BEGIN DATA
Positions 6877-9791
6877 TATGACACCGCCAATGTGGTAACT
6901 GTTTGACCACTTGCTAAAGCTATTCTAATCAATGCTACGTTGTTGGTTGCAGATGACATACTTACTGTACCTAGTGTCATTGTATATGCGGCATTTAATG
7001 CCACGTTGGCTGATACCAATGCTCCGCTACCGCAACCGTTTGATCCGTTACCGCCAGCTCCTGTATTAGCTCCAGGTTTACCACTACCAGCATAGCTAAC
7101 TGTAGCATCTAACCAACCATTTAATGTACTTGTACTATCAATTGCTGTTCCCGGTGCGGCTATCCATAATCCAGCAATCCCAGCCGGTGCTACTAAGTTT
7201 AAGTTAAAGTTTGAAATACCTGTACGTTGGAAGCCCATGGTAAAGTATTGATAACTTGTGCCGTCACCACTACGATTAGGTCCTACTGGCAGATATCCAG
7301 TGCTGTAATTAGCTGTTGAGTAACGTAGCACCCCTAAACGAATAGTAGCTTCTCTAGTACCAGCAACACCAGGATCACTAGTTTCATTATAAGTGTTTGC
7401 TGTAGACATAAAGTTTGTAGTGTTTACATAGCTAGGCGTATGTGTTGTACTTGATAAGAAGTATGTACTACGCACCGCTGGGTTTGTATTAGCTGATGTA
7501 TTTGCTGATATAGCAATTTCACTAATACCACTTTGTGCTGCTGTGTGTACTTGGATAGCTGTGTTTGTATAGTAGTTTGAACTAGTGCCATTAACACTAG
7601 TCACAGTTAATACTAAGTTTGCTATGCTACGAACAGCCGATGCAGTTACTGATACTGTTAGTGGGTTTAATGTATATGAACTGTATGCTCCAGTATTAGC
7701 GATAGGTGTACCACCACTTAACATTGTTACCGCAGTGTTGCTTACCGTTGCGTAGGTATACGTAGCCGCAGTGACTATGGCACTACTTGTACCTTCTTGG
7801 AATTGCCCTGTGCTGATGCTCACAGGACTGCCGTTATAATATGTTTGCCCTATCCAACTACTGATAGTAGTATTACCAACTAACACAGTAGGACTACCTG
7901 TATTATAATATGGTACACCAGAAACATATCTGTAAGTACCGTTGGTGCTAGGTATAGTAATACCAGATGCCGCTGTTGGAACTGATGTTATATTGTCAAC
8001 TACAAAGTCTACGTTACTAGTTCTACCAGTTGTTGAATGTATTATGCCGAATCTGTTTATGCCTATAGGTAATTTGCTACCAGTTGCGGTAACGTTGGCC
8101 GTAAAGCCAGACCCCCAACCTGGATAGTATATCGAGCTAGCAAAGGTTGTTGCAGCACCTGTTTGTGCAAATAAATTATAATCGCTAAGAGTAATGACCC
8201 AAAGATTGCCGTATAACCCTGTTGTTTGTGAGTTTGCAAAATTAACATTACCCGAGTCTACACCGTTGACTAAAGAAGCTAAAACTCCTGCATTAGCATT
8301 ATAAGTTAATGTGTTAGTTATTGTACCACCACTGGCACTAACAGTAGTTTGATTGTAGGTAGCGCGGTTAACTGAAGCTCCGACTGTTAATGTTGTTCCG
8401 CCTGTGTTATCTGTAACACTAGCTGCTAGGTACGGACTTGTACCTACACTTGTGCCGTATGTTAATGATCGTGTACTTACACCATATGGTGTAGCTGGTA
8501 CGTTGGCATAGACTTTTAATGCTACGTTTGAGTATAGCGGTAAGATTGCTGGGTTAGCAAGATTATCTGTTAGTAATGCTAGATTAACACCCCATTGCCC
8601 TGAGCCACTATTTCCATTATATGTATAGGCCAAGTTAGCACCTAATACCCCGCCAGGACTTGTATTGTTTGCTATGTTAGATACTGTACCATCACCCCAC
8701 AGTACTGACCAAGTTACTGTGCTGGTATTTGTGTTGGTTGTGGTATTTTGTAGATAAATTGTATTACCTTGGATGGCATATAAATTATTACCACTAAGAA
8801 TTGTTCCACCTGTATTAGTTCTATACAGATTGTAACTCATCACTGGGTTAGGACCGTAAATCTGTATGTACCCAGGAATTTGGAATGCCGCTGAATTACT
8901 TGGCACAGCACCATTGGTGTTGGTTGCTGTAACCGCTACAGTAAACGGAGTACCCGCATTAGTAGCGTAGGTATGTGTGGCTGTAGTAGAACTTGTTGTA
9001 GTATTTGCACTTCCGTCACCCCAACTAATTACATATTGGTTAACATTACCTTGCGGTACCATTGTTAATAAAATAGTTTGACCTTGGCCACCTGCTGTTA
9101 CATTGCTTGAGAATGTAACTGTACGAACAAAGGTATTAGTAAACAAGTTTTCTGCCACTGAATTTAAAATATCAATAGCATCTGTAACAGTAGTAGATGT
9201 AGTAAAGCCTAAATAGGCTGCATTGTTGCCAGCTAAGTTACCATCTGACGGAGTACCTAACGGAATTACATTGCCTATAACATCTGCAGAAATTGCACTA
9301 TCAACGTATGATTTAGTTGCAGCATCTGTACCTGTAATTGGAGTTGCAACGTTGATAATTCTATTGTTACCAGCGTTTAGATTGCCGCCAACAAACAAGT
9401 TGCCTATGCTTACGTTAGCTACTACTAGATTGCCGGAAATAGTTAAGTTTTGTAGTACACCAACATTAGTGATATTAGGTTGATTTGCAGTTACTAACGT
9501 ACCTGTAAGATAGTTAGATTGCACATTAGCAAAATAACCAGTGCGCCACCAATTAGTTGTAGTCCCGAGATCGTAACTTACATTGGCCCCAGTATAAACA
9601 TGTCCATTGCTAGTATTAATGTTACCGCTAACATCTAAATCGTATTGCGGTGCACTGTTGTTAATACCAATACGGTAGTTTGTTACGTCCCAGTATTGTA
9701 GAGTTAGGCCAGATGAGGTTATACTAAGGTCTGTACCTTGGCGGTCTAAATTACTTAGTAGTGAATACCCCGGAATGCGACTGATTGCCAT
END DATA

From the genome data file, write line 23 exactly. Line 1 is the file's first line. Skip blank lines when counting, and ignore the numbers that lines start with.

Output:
8901 TGGCACAGCACCATTGGTGTTGGTTGCTGTAACCGCTACAGTAAACGGAGTACCCGCATTAGTAGCGTAGGTATGTGTGGCTGTAGTAGAACTTGTTGTA